Kenneth E. Hartman has served 30 continuous years in the California Department of Corrections and Rehabilitation on a life without the possibility of parole sentence. An award-winning writer and prison reform activist, he helped establish the Honor Program at the California State Prison – Los Angeles County. He is currently leading grassroots campaigns to end life without parole sentences, to bring higher education back into the prison system, and to provide opportunities for prisoners to perform good works for the free world.
“In this memoir, a magnificent inquiry into the human condition, a man serving a life sentence in the California prison system documents the brutality and inhumanity of life “inside,” where criminals are victimized rather than rehabilitated, and chaos flowers among the despairing. Hartman, an eloquent, middle-aged prisoner convicted of murder at 19, tells a sad but unsentimental story: a rough childhood and a wish for invincibility fueled Hartman’s youth and downfall, but in the time since, he has married in prison, fathered a child, and currently works to improve the broken U.S. prison system. Hartman discovered his talent in a writing class, after having abandoned drugs; using it, he examines up close the “mad, violent circus” of prison life, his place in it, and the fate of his fellow prisoners: “Under the big tent of this brutally unnatural environment, few of us ever take the frightening step of analyzing our deeper motives.” Publishers Weekly, 11/10/09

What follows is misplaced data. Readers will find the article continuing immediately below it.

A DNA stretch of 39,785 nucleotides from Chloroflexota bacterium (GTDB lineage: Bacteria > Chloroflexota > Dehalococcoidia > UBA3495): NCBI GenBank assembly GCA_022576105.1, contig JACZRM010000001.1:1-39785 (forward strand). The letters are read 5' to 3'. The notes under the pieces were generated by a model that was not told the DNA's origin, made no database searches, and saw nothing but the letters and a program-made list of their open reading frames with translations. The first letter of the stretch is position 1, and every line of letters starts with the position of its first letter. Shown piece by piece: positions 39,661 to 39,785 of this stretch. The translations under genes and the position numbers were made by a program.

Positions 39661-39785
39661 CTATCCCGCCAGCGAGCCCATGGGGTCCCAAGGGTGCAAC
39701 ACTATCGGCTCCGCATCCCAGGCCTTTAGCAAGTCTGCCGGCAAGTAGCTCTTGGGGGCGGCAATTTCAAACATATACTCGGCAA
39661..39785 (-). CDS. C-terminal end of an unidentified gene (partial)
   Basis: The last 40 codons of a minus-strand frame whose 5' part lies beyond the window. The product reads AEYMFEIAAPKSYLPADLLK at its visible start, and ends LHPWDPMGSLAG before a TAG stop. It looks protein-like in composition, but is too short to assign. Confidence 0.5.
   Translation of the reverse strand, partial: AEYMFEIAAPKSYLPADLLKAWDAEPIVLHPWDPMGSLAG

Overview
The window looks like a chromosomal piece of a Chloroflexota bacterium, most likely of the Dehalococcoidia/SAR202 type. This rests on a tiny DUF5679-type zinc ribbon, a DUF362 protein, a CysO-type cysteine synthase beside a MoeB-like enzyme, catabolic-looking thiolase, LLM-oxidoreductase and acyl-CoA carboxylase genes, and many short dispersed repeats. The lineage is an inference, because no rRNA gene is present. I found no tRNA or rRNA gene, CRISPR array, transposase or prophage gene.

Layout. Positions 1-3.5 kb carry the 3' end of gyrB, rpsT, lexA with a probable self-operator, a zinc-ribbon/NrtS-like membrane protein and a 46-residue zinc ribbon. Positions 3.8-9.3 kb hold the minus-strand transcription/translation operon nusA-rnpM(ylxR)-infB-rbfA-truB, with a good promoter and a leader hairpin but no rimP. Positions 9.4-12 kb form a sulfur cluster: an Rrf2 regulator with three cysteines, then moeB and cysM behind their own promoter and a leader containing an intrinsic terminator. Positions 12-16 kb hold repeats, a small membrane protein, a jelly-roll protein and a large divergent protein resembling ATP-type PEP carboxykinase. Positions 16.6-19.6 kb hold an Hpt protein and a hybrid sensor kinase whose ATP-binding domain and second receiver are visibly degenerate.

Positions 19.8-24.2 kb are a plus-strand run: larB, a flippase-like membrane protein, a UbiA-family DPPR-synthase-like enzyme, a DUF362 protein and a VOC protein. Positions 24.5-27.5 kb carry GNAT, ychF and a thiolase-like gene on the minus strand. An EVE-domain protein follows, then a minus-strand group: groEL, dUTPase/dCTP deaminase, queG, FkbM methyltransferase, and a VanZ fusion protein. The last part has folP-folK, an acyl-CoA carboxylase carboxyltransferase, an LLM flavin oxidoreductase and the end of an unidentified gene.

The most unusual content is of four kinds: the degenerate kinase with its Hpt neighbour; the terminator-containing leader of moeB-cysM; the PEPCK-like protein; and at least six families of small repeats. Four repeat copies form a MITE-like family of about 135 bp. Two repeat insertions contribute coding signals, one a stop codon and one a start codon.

“An illuminating, unflinching, self-portrait of a life behind bars. A snapshot of who we are as a society through the gritty prism of ‘how we punish those we throw away.’ If Charles Bukowski had committed murder and done time, this is what he would have written. Raw. Searing. Brutal. Written without self-pity. Regardless of your politics, you will read the last page of Mother California, close this book, and walk away transformed.” Erik Jensen co-author (with Jessica Blank) of the stage play and film The Exonerated, the play Aftermath and the memoir Living Justice: Love Freedom and the Making of The Exonerated